GUERNSEY HISTORY 

25th November 1918
Spanish flu arrived on Guernsey

The so-called “Spanish” flu, which had nothing to do with Spain, hit hard on Guernsey in November and December 1918. The pandemic, which had first appeared in American barracks, crossed the Atlantic and infected Europe, travelling north to south until it reached Africa.

From there it spread through India and China to hammer the far east. A variety of avian flu, it is thought to have infected almost half of the global population with up to 100 million fatalities. It is said to have killed more American soldiers than the number who died in battle during the First World War.

Spanish flu in Guernsey

In Guernsey, 115 people died of the disease which, according to a briefing document written by the States of Guernsey (PDF), progressed so rapidly that a victim could wake up healthy in the morning but be dead before sundown. The first victim died in August of that year, and the last in April 1919.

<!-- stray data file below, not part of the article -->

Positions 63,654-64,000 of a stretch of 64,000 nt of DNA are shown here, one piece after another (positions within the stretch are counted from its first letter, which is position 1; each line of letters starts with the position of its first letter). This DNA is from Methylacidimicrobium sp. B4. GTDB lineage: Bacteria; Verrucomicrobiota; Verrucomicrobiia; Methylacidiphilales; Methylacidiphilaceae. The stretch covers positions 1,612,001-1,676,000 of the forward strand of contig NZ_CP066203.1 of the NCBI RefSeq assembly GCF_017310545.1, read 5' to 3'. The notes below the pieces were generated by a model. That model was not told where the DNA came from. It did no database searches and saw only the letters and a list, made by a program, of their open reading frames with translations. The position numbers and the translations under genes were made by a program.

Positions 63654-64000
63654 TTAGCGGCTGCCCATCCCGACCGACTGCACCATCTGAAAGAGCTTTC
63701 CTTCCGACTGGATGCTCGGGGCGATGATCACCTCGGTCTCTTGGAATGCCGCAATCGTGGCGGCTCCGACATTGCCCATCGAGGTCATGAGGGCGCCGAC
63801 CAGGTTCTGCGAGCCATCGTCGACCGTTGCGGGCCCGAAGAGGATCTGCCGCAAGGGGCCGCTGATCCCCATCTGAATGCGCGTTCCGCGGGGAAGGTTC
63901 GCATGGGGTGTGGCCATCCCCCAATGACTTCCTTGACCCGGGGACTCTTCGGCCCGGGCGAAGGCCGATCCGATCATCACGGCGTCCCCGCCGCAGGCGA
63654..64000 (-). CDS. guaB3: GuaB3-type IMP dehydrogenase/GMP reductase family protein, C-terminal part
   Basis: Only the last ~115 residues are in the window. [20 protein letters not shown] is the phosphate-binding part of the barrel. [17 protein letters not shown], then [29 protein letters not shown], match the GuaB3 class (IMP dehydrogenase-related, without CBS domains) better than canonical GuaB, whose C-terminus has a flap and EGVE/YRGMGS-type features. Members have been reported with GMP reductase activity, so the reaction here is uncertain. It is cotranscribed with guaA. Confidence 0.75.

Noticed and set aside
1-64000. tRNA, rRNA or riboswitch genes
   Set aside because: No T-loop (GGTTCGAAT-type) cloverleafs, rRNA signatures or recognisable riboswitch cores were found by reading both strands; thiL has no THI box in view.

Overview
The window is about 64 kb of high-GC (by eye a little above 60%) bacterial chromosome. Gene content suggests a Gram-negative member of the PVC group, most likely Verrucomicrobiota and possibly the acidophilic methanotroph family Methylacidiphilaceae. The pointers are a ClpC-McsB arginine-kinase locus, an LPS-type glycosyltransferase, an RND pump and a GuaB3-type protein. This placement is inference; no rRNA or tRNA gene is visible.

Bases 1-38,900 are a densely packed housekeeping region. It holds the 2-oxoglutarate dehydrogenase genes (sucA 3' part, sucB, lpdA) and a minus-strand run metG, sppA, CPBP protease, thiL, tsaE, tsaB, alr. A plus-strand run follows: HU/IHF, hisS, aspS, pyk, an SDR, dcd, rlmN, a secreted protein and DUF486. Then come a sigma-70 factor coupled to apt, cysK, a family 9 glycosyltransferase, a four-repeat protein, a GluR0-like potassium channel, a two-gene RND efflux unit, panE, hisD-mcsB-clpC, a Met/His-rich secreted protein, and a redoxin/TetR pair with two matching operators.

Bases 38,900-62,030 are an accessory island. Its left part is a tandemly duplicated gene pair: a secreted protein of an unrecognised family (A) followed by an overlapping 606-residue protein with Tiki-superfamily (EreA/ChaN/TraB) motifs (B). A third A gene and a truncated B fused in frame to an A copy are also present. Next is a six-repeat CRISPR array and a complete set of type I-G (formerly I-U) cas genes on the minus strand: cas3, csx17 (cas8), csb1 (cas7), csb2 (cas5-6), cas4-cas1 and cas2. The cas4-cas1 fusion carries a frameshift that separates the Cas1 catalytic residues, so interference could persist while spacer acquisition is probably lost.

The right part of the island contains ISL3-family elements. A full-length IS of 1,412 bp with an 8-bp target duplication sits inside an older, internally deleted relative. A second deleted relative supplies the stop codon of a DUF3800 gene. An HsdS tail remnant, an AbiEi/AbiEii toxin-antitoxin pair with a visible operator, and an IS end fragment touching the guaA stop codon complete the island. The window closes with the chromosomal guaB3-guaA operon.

Strict measures had to be implemented to minimise the risk of the illness spreading. The Royal Court closed most places where a large number of people might come together, including schools and places of entertainment. It also recommended that residents gargled with Thalasol, which was a disintectant manufactured in St Peter Port from local sea water.

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What else happened in Guernsey in November?

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October in Guernsey through the years…

The first lighthouses are built on the Casquets

30th October 1724

Sir Charles Hayward buys Jethou for £40,000

23rd October 1971

Hitler orders Channel Islands' fortification

20th October 1941

Channel Television sees off rival broadcasters

16th October 1992

Commercial radio station Island FM launches

15th October 1992

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